After reports of a mountain lion in LaFayette surfaced last week, more people have contacted the Messenger with eyewitness accounts.
Residents have also reported hearing the high-pitched sound attributable to a mountain lion.
Becky Reaves said her husband, Walker County State Prison chaplain Aaron Reeves, saw a mountain lion this past spring on their property off Straight Gut Road, three miles behind Walmart, in LaFayette.
“He is ‘Mr. Practical,’” Reaves said about her husband.
In the middle of the day, Aaron was looking out at the hill on their property and saw what he thought was a strange rock he had never seen before. But then the rock “got up and started walking across the property,” she said.
Her husband described the animal as a large cat with a long tail and “yellowish blonde” in color.
Aaron told his wife the animal “lulled” across and went up the hill from the property.
Aaron then went in and told his wife and the two began searching for the mountain lion.
They came upon a large paw print and called the Georgia Department of Natural Resources (DNR).
Three days later, the DNR arrived at their residence, but rain had already washed the print away.
Luckily, Reaves said, she had snapped a picture of it, with a quarter placed in the print to show its rather large size.
Reaves said she would not allow her grandchildren or dogs to go outside.
The DNR told her they did not see any sign of the presence of a mountain lion and claimed what her husband saw was a “mangy coyote.”
Reaves said her son and son-in-law, both correctional officers, claimed to have seen the mountain lion on the property as well.
“They are not ones to make this up,” she said.
Reaves said she wants the DNR to take these sightings seriously.
“They made us feel like idiots,” she said. “We’re not crazy.”
Nancy Skidmore, who lives off Ga. Highway 193 at the five-mile marker near Shinbone Ridge, said she was driving home about 10 years ago when she saw a large cat with a long tail. She claims it was a mountain lion. It was crossing the highway, with a cub in tow.
Skidmore said there is a spring near her residence, which is close to Dripping Springs Road, and she believes the animal gets water from that area.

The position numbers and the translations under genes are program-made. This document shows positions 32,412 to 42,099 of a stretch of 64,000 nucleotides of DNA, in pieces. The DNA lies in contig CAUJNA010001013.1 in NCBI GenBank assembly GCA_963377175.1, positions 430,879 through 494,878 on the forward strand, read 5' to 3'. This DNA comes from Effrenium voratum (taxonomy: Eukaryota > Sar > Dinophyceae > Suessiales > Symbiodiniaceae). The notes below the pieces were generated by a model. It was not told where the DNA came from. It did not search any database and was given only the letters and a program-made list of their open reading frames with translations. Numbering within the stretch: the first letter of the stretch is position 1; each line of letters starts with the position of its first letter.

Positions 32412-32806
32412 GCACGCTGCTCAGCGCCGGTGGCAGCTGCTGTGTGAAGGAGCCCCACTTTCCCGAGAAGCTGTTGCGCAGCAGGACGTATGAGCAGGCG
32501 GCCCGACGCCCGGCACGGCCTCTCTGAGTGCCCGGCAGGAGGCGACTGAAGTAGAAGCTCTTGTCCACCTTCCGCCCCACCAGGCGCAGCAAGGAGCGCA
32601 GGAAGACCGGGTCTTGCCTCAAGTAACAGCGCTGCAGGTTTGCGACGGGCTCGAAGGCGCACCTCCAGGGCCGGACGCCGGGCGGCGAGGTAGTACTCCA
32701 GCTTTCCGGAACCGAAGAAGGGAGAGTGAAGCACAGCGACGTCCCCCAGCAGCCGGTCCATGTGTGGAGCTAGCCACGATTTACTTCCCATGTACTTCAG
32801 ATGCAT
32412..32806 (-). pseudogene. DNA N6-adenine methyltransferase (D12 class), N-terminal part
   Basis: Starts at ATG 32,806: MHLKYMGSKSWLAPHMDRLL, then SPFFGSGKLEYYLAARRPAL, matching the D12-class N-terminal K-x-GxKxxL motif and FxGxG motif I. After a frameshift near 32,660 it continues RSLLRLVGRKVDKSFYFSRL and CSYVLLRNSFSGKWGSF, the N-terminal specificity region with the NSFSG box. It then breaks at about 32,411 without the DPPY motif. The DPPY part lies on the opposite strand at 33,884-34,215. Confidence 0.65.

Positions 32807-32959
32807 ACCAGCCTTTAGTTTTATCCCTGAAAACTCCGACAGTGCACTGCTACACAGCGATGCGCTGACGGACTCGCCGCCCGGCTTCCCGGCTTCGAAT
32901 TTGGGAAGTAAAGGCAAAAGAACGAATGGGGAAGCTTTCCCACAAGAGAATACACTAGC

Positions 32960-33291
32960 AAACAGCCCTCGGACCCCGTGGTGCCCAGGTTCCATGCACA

No one, she said, believed her, including her husband and son.
Skidmore said she called the University of Georgia’s Walker County Extension Office and was told that mountain lions were not in this area.
“I’m not crazy. I know what I saw,” Skidmore said.
Skidmore said people made fun of her when she would tell them of the sighting, so she quit speaking of the event.
“They thought I was crazy,” she said.
Given the large range of a mountain lion and due to the heavily-wooded area that stretches for miles and miles, Skidmore said, the animal could have came from anywhere.
About five years ago, her son went out onto the property at night to smoke a cigarette.
He had a flashlight with him and heard something behind him. She said her son flashed the light at the object and it was a mountain lion.
She said her son ran home and locked the doors and never doubted its existence again.
Over the years, two of her dogs, one a housedog and another a stray she took in, disappeared.
She said that prior to the dogs missing, they would smell the air and refuse to go outside to use the bathroom.
One day, one of the dogs was tied to a leash and when she returned, the dog was gone and the leash was broken.
In the spring 2015, Skidmore said, she was near the spring in her backyard and located a large paw print. She said the footprint was too large for a deer or a pig and sunk into the mud. Her son saw the print as well.
She said when she was about six years old and living in Floyd County in the 1960s, her father killed two mountain lions, on separate occasions, because, he said, they were a threat to safety.
“I remember it made a horrible screaming noise,” Skidmore said.